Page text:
• From the moment Eric knows the rules of the circle, nobody else has a chance. He effortlessly plays every single player from beginning to end.
    • The Rich Guy and especially the Bearded Man also prove formidable at persuading people to do what they want. However, the former ends up becoming unhinged and voted to his death as a result, while the latter is Out-Gambitted by Eric.
  • Nice Guy: Soldier, Cancer Survivor Lady, One-Armed Man, and Spanish Translator. These four take a strong stance against killing the Little Girl and the Young Pregnant Woman and never waver.
  • Nominal Importance: Averted in that several characters are named but still die just as easily as everyone else. Then subverted when Eric becomes the only survivor.
  • No Name Given: Only a handful of the characters have names, and in the credits the others are are described by phrases like Cancer Survivor, Pretty Girl, Cop, and so on.
  • Ontological Mystery: How did they get there? Why are they there? Turns out it's aliens, albeit for reasons that are never revealed.
  • Opportunistic Bastard: Several characters attempt to be this by manipulating everyone through suggestions in order to survive, but none play it quite as well as Eric does.
  • Out-Gambitted: When the cast is whittled down to less than ten people, Eric manages to outmaneuver Bearded Man twice in a row. First, by observing that the Quiet Man never votes, he agrees to a deal to trade the Wife for the Little Girl, voting in an order he knows would default to a majority for the Wife. Then, he makes up a story about the Quiet Man being untouchable and suggests voting for him, so that Bearded Man will waste his vote on Quiet Man and get eliminated himself.
  • Protectorate: The Little Girl and the Young Pregnant Woman are presumed to be the most likely survivors, since they're considered the most innocent. However, as soon as attention is drawn to them, this makes them the focus point between a group that want to protect them and another group that wants to eliminate them first to even the odds for the rest of them.
  • Precision F-Strike: The Old White Lady gets only one line right before College Guy is eliminated after he suggests killing everyone over not just 70, but 50 or perhaps even 40 years of age: "Fuck you!"
  • The Quiet One: There is one man who makes it to the final four who never voted and hadn't said a word the whole time. It almost seems like he was going to be revealed to be one of the aliens, but nope, he's just human as he gets eliminated himself.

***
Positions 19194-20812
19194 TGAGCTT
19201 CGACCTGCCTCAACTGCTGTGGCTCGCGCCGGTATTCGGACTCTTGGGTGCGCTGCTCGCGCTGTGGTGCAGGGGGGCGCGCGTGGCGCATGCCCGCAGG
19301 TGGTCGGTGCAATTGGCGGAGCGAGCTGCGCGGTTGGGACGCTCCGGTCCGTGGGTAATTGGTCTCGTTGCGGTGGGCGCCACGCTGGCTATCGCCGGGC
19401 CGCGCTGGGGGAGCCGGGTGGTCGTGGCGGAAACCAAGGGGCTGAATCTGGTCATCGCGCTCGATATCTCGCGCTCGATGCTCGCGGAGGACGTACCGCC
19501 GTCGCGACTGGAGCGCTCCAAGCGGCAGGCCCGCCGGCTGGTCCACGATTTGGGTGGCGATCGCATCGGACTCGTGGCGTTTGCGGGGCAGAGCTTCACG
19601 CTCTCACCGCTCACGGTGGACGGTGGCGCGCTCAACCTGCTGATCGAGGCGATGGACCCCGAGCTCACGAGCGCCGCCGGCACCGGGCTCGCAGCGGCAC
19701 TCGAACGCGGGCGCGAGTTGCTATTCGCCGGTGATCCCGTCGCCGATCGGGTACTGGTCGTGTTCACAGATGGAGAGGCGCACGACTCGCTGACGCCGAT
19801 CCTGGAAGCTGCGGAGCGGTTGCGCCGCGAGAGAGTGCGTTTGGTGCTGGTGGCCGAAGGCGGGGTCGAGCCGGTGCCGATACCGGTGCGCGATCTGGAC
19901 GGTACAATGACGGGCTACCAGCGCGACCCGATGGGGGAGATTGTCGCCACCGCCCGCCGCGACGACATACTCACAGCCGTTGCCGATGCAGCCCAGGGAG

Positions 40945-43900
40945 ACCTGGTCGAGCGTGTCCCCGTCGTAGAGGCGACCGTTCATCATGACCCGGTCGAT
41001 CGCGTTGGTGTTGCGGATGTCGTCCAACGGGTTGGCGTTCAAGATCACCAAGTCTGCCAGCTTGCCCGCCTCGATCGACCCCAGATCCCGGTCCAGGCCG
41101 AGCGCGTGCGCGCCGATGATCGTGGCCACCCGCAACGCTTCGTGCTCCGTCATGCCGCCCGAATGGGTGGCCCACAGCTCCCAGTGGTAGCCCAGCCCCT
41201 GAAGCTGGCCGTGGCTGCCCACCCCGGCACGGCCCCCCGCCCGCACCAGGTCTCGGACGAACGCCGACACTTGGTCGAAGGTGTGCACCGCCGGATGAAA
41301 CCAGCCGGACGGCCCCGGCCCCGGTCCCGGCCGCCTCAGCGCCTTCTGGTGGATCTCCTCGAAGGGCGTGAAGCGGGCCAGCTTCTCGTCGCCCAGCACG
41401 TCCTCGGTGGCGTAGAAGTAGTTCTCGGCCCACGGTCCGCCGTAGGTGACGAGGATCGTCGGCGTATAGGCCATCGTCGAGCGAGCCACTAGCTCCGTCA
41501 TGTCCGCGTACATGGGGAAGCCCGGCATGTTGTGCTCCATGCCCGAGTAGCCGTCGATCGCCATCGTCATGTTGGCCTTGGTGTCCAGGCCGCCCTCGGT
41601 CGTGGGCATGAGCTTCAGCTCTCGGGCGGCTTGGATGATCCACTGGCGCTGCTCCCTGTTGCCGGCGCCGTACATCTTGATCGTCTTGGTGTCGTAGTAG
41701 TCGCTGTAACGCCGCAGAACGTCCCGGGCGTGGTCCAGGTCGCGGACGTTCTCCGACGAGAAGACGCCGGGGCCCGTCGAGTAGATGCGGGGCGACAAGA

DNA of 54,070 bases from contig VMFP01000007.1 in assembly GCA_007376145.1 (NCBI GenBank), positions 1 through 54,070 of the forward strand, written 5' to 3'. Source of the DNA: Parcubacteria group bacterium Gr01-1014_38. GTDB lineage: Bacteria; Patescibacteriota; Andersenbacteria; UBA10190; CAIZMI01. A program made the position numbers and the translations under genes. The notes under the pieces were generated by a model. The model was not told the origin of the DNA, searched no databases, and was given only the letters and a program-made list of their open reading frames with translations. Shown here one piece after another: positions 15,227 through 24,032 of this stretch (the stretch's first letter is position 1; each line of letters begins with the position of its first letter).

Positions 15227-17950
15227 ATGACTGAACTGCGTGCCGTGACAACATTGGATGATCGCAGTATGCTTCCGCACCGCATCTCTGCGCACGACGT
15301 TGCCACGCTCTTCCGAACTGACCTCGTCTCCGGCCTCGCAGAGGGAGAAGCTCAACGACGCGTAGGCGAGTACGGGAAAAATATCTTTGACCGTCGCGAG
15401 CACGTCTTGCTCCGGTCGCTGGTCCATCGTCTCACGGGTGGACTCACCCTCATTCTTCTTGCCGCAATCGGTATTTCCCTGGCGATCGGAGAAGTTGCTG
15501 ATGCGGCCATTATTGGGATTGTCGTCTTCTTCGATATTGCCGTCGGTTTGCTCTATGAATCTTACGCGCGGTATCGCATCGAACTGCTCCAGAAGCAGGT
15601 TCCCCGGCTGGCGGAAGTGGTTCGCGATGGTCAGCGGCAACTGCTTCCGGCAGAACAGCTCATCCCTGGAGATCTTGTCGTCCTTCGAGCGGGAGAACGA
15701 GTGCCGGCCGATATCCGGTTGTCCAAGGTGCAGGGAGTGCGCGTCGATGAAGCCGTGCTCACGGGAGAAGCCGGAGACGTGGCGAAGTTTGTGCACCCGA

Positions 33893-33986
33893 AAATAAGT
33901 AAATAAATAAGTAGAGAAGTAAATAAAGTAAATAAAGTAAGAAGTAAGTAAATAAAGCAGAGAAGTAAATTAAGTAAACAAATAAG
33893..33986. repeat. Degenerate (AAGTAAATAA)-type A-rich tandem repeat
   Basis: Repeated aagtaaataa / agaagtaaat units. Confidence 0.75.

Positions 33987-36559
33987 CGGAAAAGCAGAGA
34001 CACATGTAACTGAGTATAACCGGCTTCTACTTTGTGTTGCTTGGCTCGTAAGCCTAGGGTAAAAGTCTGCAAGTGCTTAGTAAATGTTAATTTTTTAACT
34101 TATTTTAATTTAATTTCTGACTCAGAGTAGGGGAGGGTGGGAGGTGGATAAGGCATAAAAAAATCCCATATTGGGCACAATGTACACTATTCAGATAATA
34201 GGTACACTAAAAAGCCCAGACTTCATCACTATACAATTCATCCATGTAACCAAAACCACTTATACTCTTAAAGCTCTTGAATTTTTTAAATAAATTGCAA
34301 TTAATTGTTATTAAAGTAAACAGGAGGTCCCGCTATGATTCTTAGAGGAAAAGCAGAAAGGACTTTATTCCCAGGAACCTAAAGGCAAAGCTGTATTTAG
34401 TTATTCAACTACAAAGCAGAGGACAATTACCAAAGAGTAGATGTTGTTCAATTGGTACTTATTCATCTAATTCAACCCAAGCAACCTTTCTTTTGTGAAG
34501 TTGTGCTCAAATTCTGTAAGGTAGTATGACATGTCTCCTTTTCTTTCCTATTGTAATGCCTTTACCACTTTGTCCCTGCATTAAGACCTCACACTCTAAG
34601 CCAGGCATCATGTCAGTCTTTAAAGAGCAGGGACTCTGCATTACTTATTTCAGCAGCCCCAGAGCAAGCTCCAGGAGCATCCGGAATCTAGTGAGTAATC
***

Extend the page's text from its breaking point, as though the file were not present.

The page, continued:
• Rewatch Bonus: In the beginning, when everyone starts talking at once, you can briefly see the Husband and Wife talking to each other. If you've seen the film already, you can realize that this is the moment that they establish their plan to masquerade as a married couple.
  • Rich Bitch: The Rich Guy is a male version. He defends himself by saying that he works hard for his money, but he displays a somewhat callous and sharp personality throughout.
  • Riddle for the Ages: We get no explanation for why the aliens are doing this. Researching human behavior and/or sadistic gratification are offered as possibilities by the captives.
  • Rule of Drama: It's established that if votes are tied, a run-off results, while if no one votes, the machine selects a person randomly. Therefore, when it's down to just Eric and the Pregnant Woman's unborn child, one of them should have simply been picked right away without a tie resulting since neither of them voted, but this would have removed the dramatic impact of The Reveal.
  • Sadist: The domestic abuser is briefly seen chuckling after the death of a woman in the circle. This is what causes the Racist Cop to notice and recognize him.
  • Sadistic Choice: The whole movie is full of those, but the main one is about either let the child or the pregnant woman be killed.
  • Senseless Sacrifice: While the volunteers all count as such, since they're only delaying the inevitable, of particular note is the Little Girl. She offers to give her life to save the Pregnant Woman, only for Eric to use the distraction to take out the Pregnant Woman at the same moment.
  • Sharp-Dressed Man: The unnamed black guy in the grey suit. He even dies elegantly.
  • Shoot the Shaggy Dog: Subverted. In the end, with only Eric left, the countdown restarts, causing him to believe that the entire contest was pointless and everyone was going to die anyway. However, the Pregnant Woman's fetus has just happened to fall into one of the participant spaces, causing the Circle to count it as a new participant. All he has to do is vote against it, and he wins. We see in the final scene that other winners have also survived.
  • Slut-Shaming: When the Rude Atheist managed to turn half of the circle onto him, he tries to make the Beautiful Blonde Woman next to him a target by insinuating she's a porn star and ends up making her cry. This earned him the ire of everyone in the circle, and he's the next to die.
    • The Lesbian does a little of this when it's suggested the Pregnant Woman should be spared.
    Lesbian: "So she's never heard of birth control she gets to live?"